17 January 2011

Online learning Isn't for Everyone

I finished up my bachelors degree as an independent and online learner. It was the late 90s, I had about 6 or so classes to take. I was living in Germany at the time and didn't see any benefit to relocating to the States to sit in a college classroom. I did it through Excelsior, which was called Regents back then, and was one of the premier accredited alternative colleges around. I took independent study courses at several major universities and two online Edtec courses at SDSU. It t took about a year. I was working as a freelance English teacher too. When it was done and I decided to go on for a masters, I was very clear that I didn't want to do it online. I had had enough of the isolation and to be honest, I didn't care all that much about the learning, but about getting the degree. I thought, and still do think it's not an optimal learning experience (but then neither was the alternative, sitting a a class of 100 students). The experience and insight from the ed tech classes made it clear that learning like this was the future for a lot of people. And I can imagine that's more the case now for a number of reasons (e.g. ever more larger classrooms, more people out of work, and retooling).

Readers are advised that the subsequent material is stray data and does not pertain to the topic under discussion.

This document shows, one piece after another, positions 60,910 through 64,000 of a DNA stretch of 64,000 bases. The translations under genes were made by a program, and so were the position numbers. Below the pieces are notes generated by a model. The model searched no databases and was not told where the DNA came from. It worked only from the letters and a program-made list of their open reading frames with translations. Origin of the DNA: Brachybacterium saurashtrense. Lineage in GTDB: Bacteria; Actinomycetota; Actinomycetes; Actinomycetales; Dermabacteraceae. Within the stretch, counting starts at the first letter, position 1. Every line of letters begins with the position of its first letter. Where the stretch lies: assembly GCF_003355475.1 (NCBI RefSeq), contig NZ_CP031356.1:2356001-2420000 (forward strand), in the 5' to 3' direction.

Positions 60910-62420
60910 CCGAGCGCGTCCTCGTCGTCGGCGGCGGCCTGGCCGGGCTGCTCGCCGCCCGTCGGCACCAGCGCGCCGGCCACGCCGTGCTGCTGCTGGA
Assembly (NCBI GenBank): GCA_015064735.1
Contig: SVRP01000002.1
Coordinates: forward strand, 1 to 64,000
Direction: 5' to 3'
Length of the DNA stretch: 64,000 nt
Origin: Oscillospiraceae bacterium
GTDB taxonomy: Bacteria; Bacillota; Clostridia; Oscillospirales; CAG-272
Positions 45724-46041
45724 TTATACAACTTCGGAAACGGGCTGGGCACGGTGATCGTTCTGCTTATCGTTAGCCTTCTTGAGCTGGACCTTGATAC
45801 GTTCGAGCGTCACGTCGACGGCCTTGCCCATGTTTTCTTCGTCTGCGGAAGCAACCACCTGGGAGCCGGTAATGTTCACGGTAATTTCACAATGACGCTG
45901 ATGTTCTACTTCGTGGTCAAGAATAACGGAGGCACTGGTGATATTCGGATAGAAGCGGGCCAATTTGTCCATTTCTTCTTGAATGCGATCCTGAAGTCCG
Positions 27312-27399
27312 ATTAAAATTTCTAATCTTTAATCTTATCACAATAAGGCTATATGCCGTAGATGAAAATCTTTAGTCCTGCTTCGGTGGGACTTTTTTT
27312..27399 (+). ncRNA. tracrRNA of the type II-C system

Learning independently is not the same as learning online with a class in a semester structure. I read books, wrote papers, sent them to a professor and got detailed feedback. It felt intimate. The courses were labor intensive and stressful. (then again they were graduate level courses). I utilized all the resources and chat sessions available. I printed everything. The whole online thing was completely new to me, so I was learning how to do that too. I was on a dial-up with a laptop, and there was a 9 hr timezone difference.

I googled "online learning is not for everyone" because schools that do online courses well, make sure their students know what they're getting into, like "Is Online Learning Right for You?" or "Should I take an online class?"

These reality checks prevent us and students assuming that because "everybody" uses the Net, everybody knows what to expect and is prepared learn at a distance.